We consider a head to be a volume conductor with a nonuniform anisotropic
conductivity tensor , and a magnetic
permeability of free space
.
In general, electromagnetic field in the media is described by the system of Maxwell
equations:
where and are electric and magnetic fields,
J is the current density and is the permitivity of the media.
Another important equation is the continuity equation:
where is an electric charge density.
In neuromagnetism, frequencies are usually below 100Hz and electric
and magnetic field time
derivatives are typically much smaller than ohmic currents, so we can
neglect the displacement current
and the
nonpotentiality of the field .
Thus, below we will be using a quasistatic approximation of Maxwell's equations:
and
(this last equation simply states that the sum of all the currents entering the
volume is zero, or Kirkoff's second law).
It is convenient to split the total current into
 primary current, or
current from the sources, and , secondary or return current. The
primary current (sources) creates electric field which causes
secondary current . Then
Substituting this equation into continuity equation (2), we get
Since , the electric field can be represented as a
gradient of some potential
Substituting this expression into Eq.(4) we get
which is a Poisson's equation for an electric potential.
The second Maxwell's equation, together with the continuity equation
provides boundary conditions on the boundary interface between two media
Since we consider a boundary between a conducting media and an
insulator (in the air ), the boundary conditions will read
Assuming no current sources in the surface
layer . This
gives us the boundary condition for the Poisson equation
on the outside surface (scalp).
There is no current outside of the media, but there still exists the
tangential electric field which decays with distance. Since the
surface shape is nontrivial, the solution of Eq.
(6) with boundary conditions Eq. (7)
can only be found numerically.
Since the divergence of a magnetic field is always zero
(no magnetic monopoles exists), , the magnetic field can be
represented as a curl of some vector , where is called
a vector potential. Substitution of this expression in the last Maxwell's equation
leads to
Using vector calculus we get
Vector potential is defined up to a gauge. Choosing the
``Coulomb gauge'' we set =0 and simplify the last equation to
This is again a Poisson's equation, but now with a different set of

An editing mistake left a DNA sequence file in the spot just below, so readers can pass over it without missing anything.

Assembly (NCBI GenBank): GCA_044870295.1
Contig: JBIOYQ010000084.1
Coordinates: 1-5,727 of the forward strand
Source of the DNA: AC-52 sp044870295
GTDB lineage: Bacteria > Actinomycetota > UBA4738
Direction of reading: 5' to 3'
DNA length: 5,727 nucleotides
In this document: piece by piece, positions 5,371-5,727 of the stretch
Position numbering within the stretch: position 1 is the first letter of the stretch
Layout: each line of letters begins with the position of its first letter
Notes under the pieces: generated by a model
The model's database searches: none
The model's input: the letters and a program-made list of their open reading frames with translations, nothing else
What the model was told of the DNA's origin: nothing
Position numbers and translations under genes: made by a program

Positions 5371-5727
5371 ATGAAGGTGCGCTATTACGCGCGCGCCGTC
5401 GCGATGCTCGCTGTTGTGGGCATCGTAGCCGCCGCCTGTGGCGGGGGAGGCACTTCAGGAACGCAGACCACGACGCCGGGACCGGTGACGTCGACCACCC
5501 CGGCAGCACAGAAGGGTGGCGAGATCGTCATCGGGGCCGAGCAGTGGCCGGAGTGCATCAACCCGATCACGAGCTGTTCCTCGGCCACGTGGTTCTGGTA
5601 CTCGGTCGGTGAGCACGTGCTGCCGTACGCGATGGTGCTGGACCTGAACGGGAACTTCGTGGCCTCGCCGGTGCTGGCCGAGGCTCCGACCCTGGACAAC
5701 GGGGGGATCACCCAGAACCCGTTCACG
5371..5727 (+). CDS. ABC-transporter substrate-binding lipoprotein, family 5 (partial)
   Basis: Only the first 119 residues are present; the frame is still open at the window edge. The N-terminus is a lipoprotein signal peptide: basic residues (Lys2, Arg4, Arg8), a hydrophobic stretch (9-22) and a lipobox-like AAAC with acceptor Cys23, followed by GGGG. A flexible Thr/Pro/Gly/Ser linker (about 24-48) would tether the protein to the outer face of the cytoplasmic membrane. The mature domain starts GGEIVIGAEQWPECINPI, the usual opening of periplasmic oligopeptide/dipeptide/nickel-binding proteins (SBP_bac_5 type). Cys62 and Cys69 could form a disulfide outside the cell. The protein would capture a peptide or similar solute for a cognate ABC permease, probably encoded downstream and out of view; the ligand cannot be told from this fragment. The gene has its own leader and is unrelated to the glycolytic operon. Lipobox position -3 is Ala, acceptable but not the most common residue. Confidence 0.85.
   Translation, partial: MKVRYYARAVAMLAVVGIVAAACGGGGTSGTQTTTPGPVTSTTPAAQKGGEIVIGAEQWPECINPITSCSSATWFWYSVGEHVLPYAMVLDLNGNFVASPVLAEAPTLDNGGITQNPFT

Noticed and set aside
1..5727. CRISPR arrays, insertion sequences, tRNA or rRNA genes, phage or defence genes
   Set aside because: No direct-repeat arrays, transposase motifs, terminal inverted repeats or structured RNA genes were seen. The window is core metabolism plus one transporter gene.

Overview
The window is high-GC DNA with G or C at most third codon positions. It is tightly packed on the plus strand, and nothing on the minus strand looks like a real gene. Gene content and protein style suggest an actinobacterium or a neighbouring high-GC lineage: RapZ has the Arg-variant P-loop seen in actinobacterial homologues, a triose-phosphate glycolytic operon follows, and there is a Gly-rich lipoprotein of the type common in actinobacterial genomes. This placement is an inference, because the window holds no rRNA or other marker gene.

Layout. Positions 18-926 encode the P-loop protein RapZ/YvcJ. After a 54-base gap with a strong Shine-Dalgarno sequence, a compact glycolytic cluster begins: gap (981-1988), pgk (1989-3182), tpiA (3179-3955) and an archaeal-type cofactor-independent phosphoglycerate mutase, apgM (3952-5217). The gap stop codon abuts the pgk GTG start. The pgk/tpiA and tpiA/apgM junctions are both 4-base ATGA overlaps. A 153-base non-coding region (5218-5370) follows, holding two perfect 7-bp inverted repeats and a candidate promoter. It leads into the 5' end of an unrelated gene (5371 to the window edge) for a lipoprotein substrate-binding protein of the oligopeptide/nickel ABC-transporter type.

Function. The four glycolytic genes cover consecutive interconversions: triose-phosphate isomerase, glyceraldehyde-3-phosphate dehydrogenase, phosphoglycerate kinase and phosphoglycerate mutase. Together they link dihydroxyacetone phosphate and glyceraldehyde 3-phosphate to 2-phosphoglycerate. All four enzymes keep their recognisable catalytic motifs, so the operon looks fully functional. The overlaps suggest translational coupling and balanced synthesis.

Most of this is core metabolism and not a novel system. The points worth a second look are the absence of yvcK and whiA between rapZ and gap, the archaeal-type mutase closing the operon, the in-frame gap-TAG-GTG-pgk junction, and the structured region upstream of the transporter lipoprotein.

boundary conditions. Since magnetic permeability of the media is the
same as of the air, there is no boundary conditions exists for the magnetic field.
The only physical condition will be that , no
magnetic field at infinity. In this case the Poisson's equation can be solved analytically
and the solution for the vector potential is well known and given by the
following integral:
where integration is over the entire volume space (currents are
nonzero only inside the head!).
After taking the curl we get the expression for the magnetic field
Substituting current from Eq.(3,5) into the above formula we get
where
Applying differentiation by parts and assuming zero conductivity outside the
surface, we can rewrite the above integral as
It is clear from the last expression, that if were constant,
then the magnetic field would only be due to the primary source
currents. If can be considered piecewise constant within certain
areas, then the above integral will be nonzero only on the boundary
between those areas and can easily be reduced to a sum of the surface
integrals over those surfaces. In our case, though, is
anisotropic and varies continuously in space, so we have to compute the
second integral explicitly.
The primary current density can be approximated by a
current dipole which is a
unidirectional line element of current pumped from a ``sink'' to a ``source''.
The convenient mathematical
representation for the the current density
can be given through the Dirac delta function (point source)
where is a current dipole. It can also be interpreted as
 dipole current I times the distance
between the ``source''
and the ``sink'.
Then the Poisson equation (6) will become
Finally, we can summarize the algorithm for the solution of EEG/MEG forward problems:
 EEG forward problem
 Set up current sources ;
 Solve with boundary conditions;
 Find potentials on the scalp.
 MEG forward problem
 Repeat first two steps from the above;
 Compute conduction current
 Compute ;
 Find components of field at the desired positions.